1) What is urology?
Urology (not neurology) is the study of medicine that deals with handling illnesses related to the kidneys, bladder, prostate (in men), urethra (voiding tube) and ureters (the tubes that drain the kidney into the bladder). Urology deals with male and female issues in these areas mentioned above.
2) What is a bladder spasm?
Bladder spasms are contractions of the bladder that can result in urgency (inability to hold urine), frequency and pain felt after voiding in the bladder or abdomen, or sometimes at the tip of the penis or near the rectum.
3) What is OAB?
Stands for overactive bladder. This results from bladder spasms, which can be caused from caffeine (tea or coffee), acidic foods, or spicy foods. Many times this can be controlled with dietary changes.
4) What is Interstitial cystitis?
This is a diagnosis of exclusion. This means that after every other cause of the persons symptoms are excluded, such as having a recurrent urinary tract infection, a diagnosis of interstitial cystitis is given.
There are no physical signs of interstitial cystitis but there are some associated bladder findings that may be present.
Symptoms include lower abdominal or peri-rectal pain, frequency, urgency, and burning on urination. Sometimes a person also experiences urethral pain, and pain with intercourse or directly after. Interstitial cystitis is also known as painful bladder syndrome. There are many theories as to the cause of this disorder.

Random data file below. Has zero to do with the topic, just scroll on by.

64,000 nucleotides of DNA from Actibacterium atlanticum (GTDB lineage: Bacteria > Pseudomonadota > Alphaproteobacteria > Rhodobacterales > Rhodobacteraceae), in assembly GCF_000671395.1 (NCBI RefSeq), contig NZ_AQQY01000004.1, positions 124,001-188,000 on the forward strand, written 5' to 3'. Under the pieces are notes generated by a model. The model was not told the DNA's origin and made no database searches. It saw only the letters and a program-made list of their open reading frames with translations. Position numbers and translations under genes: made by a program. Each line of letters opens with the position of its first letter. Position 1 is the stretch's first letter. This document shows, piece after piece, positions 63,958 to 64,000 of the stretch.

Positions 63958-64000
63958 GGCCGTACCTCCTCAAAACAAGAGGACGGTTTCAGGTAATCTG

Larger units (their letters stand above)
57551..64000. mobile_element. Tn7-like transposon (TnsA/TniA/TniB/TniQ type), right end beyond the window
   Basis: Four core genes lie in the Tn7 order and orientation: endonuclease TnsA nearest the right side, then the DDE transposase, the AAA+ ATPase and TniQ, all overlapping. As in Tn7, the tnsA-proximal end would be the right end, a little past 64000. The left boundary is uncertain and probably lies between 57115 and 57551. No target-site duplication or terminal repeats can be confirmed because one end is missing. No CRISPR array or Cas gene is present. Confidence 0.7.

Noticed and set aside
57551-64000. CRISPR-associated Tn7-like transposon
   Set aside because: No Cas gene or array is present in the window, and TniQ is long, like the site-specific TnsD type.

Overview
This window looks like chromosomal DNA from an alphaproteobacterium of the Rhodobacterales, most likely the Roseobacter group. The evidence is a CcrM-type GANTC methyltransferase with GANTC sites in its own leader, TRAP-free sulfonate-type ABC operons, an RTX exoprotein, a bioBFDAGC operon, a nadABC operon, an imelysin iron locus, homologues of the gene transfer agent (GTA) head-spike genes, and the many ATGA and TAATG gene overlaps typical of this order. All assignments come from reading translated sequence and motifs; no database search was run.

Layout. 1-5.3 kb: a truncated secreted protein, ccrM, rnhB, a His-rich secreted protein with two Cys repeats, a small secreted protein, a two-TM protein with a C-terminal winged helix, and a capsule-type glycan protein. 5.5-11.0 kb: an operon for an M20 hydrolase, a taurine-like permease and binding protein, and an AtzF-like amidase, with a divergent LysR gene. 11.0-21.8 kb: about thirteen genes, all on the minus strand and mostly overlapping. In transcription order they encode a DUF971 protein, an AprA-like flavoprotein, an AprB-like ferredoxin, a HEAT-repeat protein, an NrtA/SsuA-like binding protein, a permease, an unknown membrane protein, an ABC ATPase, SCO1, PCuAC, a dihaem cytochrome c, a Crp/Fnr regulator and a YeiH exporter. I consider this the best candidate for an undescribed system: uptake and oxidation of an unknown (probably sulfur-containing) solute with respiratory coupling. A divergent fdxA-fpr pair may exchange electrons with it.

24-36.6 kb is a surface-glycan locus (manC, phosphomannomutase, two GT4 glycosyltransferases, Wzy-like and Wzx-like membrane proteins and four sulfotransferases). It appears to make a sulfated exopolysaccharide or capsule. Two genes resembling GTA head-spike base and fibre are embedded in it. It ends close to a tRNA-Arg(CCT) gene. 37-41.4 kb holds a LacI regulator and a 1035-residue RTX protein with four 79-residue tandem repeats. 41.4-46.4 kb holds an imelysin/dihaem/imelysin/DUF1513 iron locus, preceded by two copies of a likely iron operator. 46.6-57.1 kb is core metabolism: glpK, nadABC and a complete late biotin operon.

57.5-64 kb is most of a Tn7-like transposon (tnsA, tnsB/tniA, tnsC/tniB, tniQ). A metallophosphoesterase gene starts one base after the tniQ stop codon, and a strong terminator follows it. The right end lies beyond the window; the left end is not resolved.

One common theory is that the lining of the bladder is decreased or faulty and that the bladder is no longer able to tolerate acidic urine in it. Many of the other theories involves autoimmune processes (protecting cells of the body are fighting the body, in this case your bladder). I have found that many patient have a cross-over of symptoms and generally fall-out as having interstitial cystitis. They often have symptoms related to overactive bladder.
In either case many are cured with diet alone.
There are some effective medicines that are helpful as well. Although some urologists are prescribing anti-depressants to treat this illness, I have not. There are many other side-effects from anti-depressants that would complicate the healing process in my opinion. Besides a definitive, scientific rationale of how anti-depressants work to heal a person with interstitial cystitis has not been given.
5) Why does my bladder leak around the foley catheter?
A foley catheter is placed in many cases for a person who is undergoing surgery or has an inability to void (to urinate). The catheter has a balloon at the end of it which is inflated once the catheter is in place in the bladder. The balloon is then inflated and the catheter is kept in place this way.
Unfortunately the balloon portion of the catheter sits in a portion of the bladder that stimulates it to contract and squeeze out the urine. This can be handled in the case of long-term catheter use with medicines called anti-cholinergics which will decrease these bladder spasms.Tags: bladder spasm, foley catheter, Interstitial cystitis, oab, overactive bladder, urology